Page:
There are few dishes more universally loved by this city’s meat eaters than chicken freshly fried and seasoned to order. The local food scene has a hen house of options to choose from, including some that are downright delectable. Feeling peckish? There is no need to wing it searching for OKC’s best chicken fry. Instead, let Oklahoma Gazette be your guide to crisp, golden happiness.
By Ben Luschen | Photos by Garett Fisbeck and Gazette / file
1 NW Ninth St.
Though a relative newcomer to the 405’s fried fowl cage match, Nashbird is far from a featherweight. In fact, most will find that the Automobile Alley restaurant now found in the former home of Hillbilly’s packs quite a punch with its cayenne pepper-spiced chicken. Nashbird specializes in the kind of hot chicken made famous in Nashville, Tennessee, but it also sells buttermilk ranch and Southern fried flavors for those who would rather tap out on the sweat-prompting spice.
Chick N Beer
715 NW 23rd St.
The Chick N Beer formula for success is as straightforward as the eatery’s title: tasty hot chicken wings paired with your favorite ice-cold local brews. What might not be apparent to newcomers based solely on name is the restaurant’s use of Korean-style wings, which often offer more depth of flavor than standard Buffalo-style varieties (with as much or more heat). Kimchi beef sliders are recommended as an alternative to poultry.
The Drum Room
4309 N. Western Ave.
While often called drumsticks, we’ve found from experience that chicken legs don’t make the best percussive tools. Thankfully, those who order a Drum Stix Set for $13 will only be expected to eat their four Southern-fried legs, which they will do more than gladly thanks to an irresistible blend of spices that puts certain white-haired colonels to shame. One sign of a great chicken restaurant is when waffles can be found on the menu’s list of sides, and The Drum Room’s are some of the city’s best.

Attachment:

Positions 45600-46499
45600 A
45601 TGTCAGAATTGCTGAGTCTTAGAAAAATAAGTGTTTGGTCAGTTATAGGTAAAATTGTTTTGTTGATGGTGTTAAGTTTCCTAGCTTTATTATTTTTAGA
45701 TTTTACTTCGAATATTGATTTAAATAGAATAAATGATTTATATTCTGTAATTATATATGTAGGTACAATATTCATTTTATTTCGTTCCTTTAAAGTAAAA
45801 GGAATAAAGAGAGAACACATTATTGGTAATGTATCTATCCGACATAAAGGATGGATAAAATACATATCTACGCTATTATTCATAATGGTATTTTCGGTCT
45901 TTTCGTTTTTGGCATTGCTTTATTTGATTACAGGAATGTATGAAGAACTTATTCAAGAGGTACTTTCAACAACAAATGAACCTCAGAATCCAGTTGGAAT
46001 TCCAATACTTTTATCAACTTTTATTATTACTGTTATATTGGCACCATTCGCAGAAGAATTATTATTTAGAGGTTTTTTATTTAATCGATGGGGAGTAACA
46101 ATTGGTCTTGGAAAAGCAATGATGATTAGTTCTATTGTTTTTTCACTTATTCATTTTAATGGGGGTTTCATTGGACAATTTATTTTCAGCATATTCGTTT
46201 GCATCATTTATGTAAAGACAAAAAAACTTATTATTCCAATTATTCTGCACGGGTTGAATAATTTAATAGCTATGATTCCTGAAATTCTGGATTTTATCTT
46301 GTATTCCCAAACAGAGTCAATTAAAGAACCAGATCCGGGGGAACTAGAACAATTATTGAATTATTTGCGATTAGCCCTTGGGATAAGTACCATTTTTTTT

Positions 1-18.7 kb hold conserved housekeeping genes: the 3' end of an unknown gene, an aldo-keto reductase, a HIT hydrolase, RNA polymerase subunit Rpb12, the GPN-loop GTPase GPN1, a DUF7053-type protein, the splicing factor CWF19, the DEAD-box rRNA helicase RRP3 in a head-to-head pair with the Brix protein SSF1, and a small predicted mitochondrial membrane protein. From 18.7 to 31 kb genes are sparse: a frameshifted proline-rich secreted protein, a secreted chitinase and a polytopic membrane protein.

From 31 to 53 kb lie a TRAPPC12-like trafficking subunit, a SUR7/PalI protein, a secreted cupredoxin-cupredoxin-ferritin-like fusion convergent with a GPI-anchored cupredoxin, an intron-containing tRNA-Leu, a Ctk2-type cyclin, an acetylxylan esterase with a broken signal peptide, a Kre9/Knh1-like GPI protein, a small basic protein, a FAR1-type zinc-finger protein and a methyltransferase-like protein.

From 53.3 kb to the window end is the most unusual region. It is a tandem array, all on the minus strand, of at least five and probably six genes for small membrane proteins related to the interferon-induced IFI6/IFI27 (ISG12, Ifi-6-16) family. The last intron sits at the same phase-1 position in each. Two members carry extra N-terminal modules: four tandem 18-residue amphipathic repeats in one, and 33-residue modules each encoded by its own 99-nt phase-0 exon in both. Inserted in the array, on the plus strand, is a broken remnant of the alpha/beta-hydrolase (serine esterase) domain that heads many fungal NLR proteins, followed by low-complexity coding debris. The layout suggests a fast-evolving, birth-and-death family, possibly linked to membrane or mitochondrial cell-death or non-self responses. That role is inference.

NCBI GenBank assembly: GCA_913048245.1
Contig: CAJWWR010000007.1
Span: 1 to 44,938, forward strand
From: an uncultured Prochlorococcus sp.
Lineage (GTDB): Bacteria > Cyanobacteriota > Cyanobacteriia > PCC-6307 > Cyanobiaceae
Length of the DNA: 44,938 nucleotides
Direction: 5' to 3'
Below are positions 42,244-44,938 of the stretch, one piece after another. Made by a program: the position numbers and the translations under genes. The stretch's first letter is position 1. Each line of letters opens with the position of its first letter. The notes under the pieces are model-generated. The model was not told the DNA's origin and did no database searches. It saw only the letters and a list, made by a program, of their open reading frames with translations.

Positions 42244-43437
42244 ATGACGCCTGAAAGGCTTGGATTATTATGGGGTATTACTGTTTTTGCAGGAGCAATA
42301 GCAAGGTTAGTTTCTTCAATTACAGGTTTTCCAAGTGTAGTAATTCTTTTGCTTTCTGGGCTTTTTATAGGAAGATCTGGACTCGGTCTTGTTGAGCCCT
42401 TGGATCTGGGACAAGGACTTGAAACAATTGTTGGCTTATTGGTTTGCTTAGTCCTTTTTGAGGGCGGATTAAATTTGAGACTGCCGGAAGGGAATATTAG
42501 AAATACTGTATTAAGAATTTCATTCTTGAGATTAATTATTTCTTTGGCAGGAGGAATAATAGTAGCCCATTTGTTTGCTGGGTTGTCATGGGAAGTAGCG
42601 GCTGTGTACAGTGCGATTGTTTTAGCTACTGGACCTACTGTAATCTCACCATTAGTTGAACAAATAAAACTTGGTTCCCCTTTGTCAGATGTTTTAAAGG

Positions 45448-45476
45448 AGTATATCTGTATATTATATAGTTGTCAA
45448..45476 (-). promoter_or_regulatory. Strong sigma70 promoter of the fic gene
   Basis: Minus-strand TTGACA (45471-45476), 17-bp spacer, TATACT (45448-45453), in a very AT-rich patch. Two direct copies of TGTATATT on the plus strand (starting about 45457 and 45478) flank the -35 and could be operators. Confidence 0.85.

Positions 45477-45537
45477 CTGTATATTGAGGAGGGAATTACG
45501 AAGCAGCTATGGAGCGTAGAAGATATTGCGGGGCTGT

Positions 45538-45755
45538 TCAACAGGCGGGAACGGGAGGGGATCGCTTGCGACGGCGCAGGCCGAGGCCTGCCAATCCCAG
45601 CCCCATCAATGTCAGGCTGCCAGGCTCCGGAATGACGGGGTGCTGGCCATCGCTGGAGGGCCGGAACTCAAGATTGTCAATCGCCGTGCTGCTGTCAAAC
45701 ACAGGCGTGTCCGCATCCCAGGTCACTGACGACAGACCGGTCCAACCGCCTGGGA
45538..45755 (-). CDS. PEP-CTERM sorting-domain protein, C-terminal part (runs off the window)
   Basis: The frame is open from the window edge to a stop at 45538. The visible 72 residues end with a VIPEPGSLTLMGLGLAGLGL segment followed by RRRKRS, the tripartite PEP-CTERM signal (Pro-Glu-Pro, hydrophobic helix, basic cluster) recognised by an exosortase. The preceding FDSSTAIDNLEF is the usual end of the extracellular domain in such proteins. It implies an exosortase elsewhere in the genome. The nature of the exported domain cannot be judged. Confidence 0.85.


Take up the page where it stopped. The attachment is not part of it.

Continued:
Chef Ray’s Street Eats
The metro area’s best-kept secret on four wheels won’t stay that way for long as new customers are added to the food truck’s local cult following with each passing day. Like previously mentioned Nashbird, Chef Ray’s truck specializes in the red-hot chicken made famous in Tennessee. While nothing could ever overshadow the succulent magic found in each delicious basket of fried goodness, Ray’s banana pudding is as good as can be found anywhere in Oklahoma.
2418 N. Guernsey Ave.
Fried chicken is a down-home soul food favorite, but for an Asian twist on a classic dish, there is no topping the delightfully delicate version offered at Guernsey Park. The bird is cooked before frying, resulting in a heavenly crisp skin around meat that seems impossibly tender. As an appetizer, Guernsey’s chicken lollipops are practically meat candy. People all over the city rave about the chicken-wing starter with its meat pushed conveniently up on the bone.
Ann’s Chicken Fry House & Gift Shop
4106 NW 39th St.
Whether it is chicken or beef on the receiving end of Ann’s genius chicken-fried treatment, diner patrons will leave satisfied. Ann’s, much like its decor and gift shop memorabilia, is a classic piece of Route 66 Americana rightfully endeared to many Oklahomans for its delicious white gravy and generous portions. The establishment is small and cozy, and the nostalgic fare makes for a warm reminder of home. Don’t forget to check out the diner’s Facebook page.
5816 NW 63rd St.
In need of the kind of cozy bliss that only a heaping helping of comfort food can provide? Look no farther than Cajun King, the grand emperor of Southern buffets. Patrons can pile their plates high with fried chicken, biscuits, red beans and rice and every imaginable type of Louisiana goodness. If you don’t pace yourself in the portion department, someone will probably have to carry you out, and we don’t mean in a royal rickshaw. Visit Cajun King’s Facebook page for more information.